The verdict is in. Most consumers now have a preference for dining that balances convenience and quality.
This is a marked difference to their former obsession with convenience, which was evident in the success of fast food chains for more than half a century.
Let’s now take a look at what spurred this evolution and what it means for delis and sandwich shops moving forward.
On one extreme, there’s fast food with an obvious focus on convenience. It’s fast and fairly cheap, but the quality level is usually on the lower end of the spectrum.
That’s a trade-off most consumers were happy to make for a long time. But that’s changed somewhat in recent years. What we’re seeing now is a growing demand for quality, too.
Ashley Lutz points out in Business Insider that sales growth in the fast food industry has nearly stalled completely, with just 0.5 growth in 2016. She chalks this up to several different factors, including economic difficulties and the fact that it’s becoming cheaper to eat at home.
But there’s a one particular element that has become impossible to ignore: Consumers are tired of sacrificing quality for the sake of convenience.
Alicia Adamczyk writes in Forbes that millennials in particular have become increasingly dissatisfied with the quality level of traditional fast food chains. According to her, food quality has become a growing area of importance. Many millennials are even willing to go out of their way for a high quality meal that’s authentic and healthier — even if it comes at a higher cost.
Claire Gallam at SheKnows mentions some specific aversions to low-quality foods, including things like the presence of chemical preservatives, heavily modified ingredients and poor animal conditions.
On the other extreme, you have traditional full-service restaurants, which certainly have their place in our industry — but sit-down dining requires a time commitment that people are increasingly unwilling to make.
Reasons for this shift are open to interpretation. The lack of convenience is certainly a component. But as a press release from the American Customer Satisfaction Index suggests, it’s largely due to the fact that menu prices are rising in full-service restaurants, but customers don’t feel that the quality (or lack thereof) justifies the higher prices.
So, dining preference all boils down to convenience and quality. What consumers are looking for is the right balance between the two.
“Fast casual” is the term for dining that falls in the middle of these two extremes. Lorri Mealey of The Balance defines a fast casual restaurant as an establishment that offers the ease and convenience of fast food but has a menu with higher quality ingredients.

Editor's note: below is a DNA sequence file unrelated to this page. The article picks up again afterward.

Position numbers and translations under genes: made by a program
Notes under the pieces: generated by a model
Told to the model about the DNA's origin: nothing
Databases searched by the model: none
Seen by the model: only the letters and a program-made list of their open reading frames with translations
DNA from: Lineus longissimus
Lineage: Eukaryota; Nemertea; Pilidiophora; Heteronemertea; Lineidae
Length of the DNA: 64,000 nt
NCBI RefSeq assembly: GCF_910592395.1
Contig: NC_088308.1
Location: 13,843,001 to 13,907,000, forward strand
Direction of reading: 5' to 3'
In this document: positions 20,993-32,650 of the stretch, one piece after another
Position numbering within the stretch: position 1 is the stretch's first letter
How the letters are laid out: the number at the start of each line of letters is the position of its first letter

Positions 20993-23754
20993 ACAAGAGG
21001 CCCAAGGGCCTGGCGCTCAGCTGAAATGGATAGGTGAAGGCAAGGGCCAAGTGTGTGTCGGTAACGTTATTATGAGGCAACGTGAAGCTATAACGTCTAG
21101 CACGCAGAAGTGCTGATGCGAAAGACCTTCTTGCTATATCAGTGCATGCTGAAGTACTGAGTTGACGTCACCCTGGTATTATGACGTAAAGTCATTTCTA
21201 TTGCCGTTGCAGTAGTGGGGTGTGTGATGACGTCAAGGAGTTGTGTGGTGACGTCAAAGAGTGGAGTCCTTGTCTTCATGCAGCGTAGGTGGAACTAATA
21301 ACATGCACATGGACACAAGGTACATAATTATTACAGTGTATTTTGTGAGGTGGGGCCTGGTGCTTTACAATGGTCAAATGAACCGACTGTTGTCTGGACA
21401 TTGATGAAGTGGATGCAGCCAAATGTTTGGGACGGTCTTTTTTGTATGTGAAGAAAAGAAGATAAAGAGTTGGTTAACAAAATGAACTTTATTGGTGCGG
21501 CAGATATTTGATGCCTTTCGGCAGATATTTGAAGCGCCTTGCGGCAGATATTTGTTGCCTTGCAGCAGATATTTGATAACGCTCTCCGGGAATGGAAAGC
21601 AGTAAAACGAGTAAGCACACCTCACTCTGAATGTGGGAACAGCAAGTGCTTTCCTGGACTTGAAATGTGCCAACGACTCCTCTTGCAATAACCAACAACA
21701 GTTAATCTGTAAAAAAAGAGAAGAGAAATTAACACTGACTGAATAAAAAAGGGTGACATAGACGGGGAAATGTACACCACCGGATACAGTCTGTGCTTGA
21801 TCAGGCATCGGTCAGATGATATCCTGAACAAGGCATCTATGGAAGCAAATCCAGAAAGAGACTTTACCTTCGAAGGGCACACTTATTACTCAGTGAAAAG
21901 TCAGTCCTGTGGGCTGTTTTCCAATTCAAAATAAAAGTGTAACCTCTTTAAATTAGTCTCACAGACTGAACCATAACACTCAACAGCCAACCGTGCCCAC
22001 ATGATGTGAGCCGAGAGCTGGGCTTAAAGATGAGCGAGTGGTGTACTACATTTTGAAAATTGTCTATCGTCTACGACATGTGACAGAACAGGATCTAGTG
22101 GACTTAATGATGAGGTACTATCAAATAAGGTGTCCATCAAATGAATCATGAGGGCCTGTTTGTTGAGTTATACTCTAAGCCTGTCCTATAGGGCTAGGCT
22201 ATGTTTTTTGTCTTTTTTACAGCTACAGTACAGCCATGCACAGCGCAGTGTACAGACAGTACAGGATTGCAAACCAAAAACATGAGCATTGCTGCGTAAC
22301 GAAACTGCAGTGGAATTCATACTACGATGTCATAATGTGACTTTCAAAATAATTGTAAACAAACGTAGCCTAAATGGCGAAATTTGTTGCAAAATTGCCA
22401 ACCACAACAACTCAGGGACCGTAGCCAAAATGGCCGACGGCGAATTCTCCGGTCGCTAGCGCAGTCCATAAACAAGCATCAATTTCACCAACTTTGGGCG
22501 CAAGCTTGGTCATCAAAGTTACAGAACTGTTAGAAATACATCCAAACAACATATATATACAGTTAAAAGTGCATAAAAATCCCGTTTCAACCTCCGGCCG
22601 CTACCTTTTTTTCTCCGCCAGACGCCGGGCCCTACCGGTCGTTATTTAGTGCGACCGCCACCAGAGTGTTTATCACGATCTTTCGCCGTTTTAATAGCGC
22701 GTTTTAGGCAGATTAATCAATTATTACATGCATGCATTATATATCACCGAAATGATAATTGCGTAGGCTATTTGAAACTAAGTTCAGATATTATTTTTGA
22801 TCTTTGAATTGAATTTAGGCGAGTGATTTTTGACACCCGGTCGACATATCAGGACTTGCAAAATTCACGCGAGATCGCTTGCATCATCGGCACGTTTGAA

They also tend to have a more inviting, sit-down type of atmosphere. Or, as Bryan Reesman of QSR puts it, the design and aesthetic of fast casual restaurants is just as big a part of the appeal as the food itself. It’s just another element that helps much smaller brands compete with fast food juggernauts.
Some examples include Five Guys, Firehouse Subs and Which Wich Superior Sandwiches. These types of establishments offer consumers the best of both worlds: a quick meal as they would in a fast food place, but without the prices of a full-service restaurant. All the while, customers are ordering off of a menu with fairly high quality ingredients.
It’s important to note that fast casual dining does cost more than fast food. In fact, the team at FranchiseHelp lists the average fast food check at $5 and the average fast casual check at $12 — more than double. But they also point out that consumers are by no means hesitant to pay.
For most people, the price point and quality level that they get at a fast casual restaurant or a deli makes sense. It’s just the middle-ground they’re looking for.
Another reason for the popularity of fast casual establishments is the level of innovation that many of them bring. Rather than sticking with the tried-and-true models of fast food chains, there’s an element of innovation that we’re seeing among many fast casual restaurants.
Nicholas Upton at Foodservice News highlights this fact in a conversation with Penn Station East Coast Subs President Craig Dunaway. Dunaway says that menu innovation and limited-time offers highlight menu diversity and increase engagement with marketing messages.
He also says that his company tries to look at the things they do that are unique and try to play off that. They innovate, but do so carefully so as not to alienate their loyal consumers.
When you look at the trends that have unfolded in recent years, it’s clear that there’s a happy medium in which delis and sandwiches shops are best positioned to thrive. The key is to eclipse the quality level of most fast food restaurants while offering a casual, inviting atmosphere at a lower price point than full-service restaurants.
We’re finding that most consumers don’t mind paying a premium as long as the quality level is there.
If you’re looking for a specific model to base your efforts off of, fast casual dining is definitely it. This embodies both convenience and quality and is your ticket to reeling in the modern consumer.
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